County Lines

In this video, specialist safeguarding consultant, Andrew Hall, talks about county lines and why it is such an important issue for some young people.

County lines is the organised criminal distribution of drugs from the big cities into smaller towns and rural areas using children and vulnerable people. Although cannabis is occasionally linked to the county lines organisations, it is harder drugs that provide the focus: heroin, cocaine, and amphetamines.

The main county line gangs operate from London and Liverpool, but other groups work out of Reading, Birmingham, and Manchester. Faces from the cities are not known by police in the quieter areas and can operate more easily. At least for a time.

The influence of county lines is nationwide. Metropolitan Police have found gang members from Islington in 14 different police areas. Boys, typically 15 and 16, but sometimes younger, travel by coach, train, and taxi into rural or coastal area, with only a ‘burner’, or disposable phone, often stolen, and a stash of drugs. For the gang’s security each runner only knows one other phone number along the delivery chain.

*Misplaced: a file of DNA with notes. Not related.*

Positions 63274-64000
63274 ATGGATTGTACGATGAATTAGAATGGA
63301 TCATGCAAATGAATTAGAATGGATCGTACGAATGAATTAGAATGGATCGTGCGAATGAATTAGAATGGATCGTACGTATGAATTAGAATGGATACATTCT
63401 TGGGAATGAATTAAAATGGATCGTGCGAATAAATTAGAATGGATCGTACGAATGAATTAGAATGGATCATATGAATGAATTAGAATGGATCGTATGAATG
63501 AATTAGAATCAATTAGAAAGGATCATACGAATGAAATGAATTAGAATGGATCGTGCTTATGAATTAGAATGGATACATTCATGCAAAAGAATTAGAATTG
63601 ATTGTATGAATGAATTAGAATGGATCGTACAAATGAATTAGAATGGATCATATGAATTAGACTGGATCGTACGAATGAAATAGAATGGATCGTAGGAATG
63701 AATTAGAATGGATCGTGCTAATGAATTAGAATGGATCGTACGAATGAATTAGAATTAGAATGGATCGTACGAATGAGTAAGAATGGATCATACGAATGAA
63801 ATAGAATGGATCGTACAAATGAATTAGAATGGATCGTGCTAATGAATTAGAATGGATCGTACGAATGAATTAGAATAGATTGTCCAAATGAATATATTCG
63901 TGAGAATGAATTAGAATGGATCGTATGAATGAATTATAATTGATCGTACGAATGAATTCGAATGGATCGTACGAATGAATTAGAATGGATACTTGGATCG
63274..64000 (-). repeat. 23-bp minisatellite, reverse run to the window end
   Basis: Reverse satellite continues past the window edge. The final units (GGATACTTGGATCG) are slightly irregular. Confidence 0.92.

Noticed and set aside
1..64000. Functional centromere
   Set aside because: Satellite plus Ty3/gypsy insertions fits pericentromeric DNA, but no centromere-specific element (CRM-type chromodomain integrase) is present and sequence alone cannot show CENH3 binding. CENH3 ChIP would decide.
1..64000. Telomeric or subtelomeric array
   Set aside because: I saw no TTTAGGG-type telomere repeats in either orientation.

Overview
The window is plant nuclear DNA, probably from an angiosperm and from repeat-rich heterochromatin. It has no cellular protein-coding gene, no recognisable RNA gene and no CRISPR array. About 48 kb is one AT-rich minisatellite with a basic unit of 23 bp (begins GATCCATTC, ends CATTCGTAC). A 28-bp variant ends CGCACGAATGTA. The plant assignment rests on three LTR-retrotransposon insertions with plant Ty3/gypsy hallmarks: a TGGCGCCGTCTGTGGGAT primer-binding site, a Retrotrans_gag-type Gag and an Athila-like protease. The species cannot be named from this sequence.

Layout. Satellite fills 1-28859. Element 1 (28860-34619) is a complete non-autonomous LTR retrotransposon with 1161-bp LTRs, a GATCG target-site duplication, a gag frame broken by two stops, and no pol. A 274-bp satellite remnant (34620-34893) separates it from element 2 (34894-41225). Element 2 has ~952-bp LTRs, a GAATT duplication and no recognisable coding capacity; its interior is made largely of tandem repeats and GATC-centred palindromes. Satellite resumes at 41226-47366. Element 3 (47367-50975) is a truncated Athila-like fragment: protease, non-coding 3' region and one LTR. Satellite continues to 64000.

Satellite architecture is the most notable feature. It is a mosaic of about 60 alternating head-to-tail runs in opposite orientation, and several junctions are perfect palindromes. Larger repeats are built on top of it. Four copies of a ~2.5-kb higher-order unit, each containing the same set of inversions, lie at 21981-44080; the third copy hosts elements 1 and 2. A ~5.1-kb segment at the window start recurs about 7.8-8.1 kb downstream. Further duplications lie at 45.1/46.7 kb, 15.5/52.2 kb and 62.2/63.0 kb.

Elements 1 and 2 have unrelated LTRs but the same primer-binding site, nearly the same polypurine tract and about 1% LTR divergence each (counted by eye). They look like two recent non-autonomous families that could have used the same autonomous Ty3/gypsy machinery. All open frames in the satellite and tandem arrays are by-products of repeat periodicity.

The drug runner needs a place to stay and to do this the gang will take over the home of a vulnerable person, often after following them home. This is known as “cuckooing”. Once in the property, drugs and weapons can be stored there along with a possible venue for dealing drugs and the sexual exploitation of girls and young women.

Download the video and PowerPoint slides

Members of Safeguarding.Pro can download the video and presentation slides here: safeguarding.pro/countylines

Further Reading

Criminal exploitation of children and vulnerable adults: county lines (Home Office, 2017)

County Lines Gangs Violence, Exploitation and Drug Supply (National Crime Agency, 2016)​

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